In [1]:
import iris
import numpy as np
import holoviews as hv
import geoviews as gv
import geoviews.feature as gf 
from cartopy import crs

The geoviews package provides a library of Element types which make it very easy to plot data on various geographic projections. Depending on the type of data, the plotting code will automatically infer the correct transform and a default output projection .

In [2]:
%%output size=400
features = hv.Overlay([, gf.ocean, gf.rivers, gf.lakes, gf.borders, gf.coastline])

The Bokeh backend currently only supports one output projection (web Mercator), but with the matplotlib backend you can choose between any of the available cartopy projections:

In [3]:
projections = [crs.RotatedPole, crs.Mercator, crs.LambertCylindrical, crs.Geostationary, 
               crs.AzimuthalEquidistant, crs.OSGB, crs.EuroPP, crs.Gnomonic, crs.PlateCarree, 
               crs.Mollweide, crs.OSNI, crs.Miller, crs.InterruptedGoodeHomolosine,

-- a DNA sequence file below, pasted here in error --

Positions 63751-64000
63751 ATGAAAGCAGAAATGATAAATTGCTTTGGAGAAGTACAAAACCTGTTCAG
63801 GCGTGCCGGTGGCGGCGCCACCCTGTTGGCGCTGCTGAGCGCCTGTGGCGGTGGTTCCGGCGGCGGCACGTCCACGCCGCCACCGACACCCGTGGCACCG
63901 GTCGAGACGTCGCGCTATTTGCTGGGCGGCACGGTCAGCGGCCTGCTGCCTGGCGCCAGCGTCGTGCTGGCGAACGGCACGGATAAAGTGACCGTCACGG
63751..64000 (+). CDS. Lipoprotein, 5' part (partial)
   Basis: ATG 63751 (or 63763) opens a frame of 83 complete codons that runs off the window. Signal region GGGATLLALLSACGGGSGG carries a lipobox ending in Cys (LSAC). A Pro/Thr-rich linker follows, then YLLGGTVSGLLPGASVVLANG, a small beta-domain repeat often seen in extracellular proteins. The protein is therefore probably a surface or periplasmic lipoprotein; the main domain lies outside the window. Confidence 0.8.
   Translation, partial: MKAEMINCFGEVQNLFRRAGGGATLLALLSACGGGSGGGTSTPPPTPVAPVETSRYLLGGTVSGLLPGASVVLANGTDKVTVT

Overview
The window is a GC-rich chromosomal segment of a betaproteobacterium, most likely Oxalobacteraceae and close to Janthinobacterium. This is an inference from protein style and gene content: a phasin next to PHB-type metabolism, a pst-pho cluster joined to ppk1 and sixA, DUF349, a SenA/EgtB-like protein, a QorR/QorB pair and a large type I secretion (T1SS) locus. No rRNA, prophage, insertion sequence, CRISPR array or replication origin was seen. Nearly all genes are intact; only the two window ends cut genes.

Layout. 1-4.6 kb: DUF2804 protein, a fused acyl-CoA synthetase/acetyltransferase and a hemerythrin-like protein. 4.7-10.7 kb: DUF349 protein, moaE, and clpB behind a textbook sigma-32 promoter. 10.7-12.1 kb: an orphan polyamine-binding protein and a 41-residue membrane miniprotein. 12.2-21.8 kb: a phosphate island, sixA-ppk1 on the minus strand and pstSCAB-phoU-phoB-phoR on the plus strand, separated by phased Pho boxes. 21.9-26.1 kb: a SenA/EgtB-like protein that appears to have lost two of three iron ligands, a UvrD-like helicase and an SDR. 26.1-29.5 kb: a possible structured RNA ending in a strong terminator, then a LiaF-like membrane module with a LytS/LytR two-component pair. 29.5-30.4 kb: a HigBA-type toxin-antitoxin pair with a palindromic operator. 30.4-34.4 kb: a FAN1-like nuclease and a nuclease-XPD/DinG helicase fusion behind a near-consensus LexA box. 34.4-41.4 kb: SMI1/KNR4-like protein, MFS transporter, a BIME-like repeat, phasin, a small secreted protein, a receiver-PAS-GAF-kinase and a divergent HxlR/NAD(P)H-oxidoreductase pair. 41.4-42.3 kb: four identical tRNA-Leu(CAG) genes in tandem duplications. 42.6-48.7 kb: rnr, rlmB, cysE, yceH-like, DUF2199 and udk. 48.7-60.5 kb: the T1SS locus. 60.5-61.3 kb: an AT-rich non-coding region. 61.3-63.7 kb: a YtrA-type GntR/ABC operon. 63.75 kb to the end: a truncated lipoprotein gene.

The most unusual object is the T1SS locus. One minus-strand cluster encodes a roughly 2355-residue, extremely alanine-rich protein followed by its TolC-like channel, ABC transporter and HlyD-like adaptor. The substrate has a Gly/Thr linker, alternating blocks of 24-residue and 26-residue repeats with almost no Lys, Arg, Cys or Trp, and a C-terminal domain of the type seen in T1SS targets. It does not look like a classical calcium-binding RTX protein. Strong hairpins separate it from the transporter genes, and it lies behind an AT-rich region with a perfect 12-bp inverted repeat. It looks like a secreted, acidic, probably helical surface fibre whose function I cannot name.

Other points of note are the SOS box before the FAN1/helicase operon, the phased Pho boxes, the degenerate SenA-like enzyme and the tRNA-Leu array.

crs.LambertConformal, crs.SouthPolarStereo, crs.AlbersEqualArea, crs.Orthographic,
               crs.NorthPolarStereo, crs.Robinson]

( crs.TransverseMercator and crs.Stereographic can also be used, but currently generate warnings.) We can test the different projections by creating a HoloViews Layout of Feature elements, each with a different projection:

In [4]:
           for p in projections])
WARNING:root:LayoutPlot04069: None is empty, skipping subplot.

To change the output projection for a single HoloViews object, we can use the call method and set the projection as a plot option. In this way we can easily compose plots with different output projections:

In [5]:
%output size=200
(features.relabel(group='Mollweide')(plot=dict(projection=crs.Mollweide())) +

Setting the output projection in this way will currently work only with the Matplotlib backend, because Bokeh only supports web Mercator output, but both backends can use incoming data in any of the supported projections, via the crs parameter of most GeoViews objects.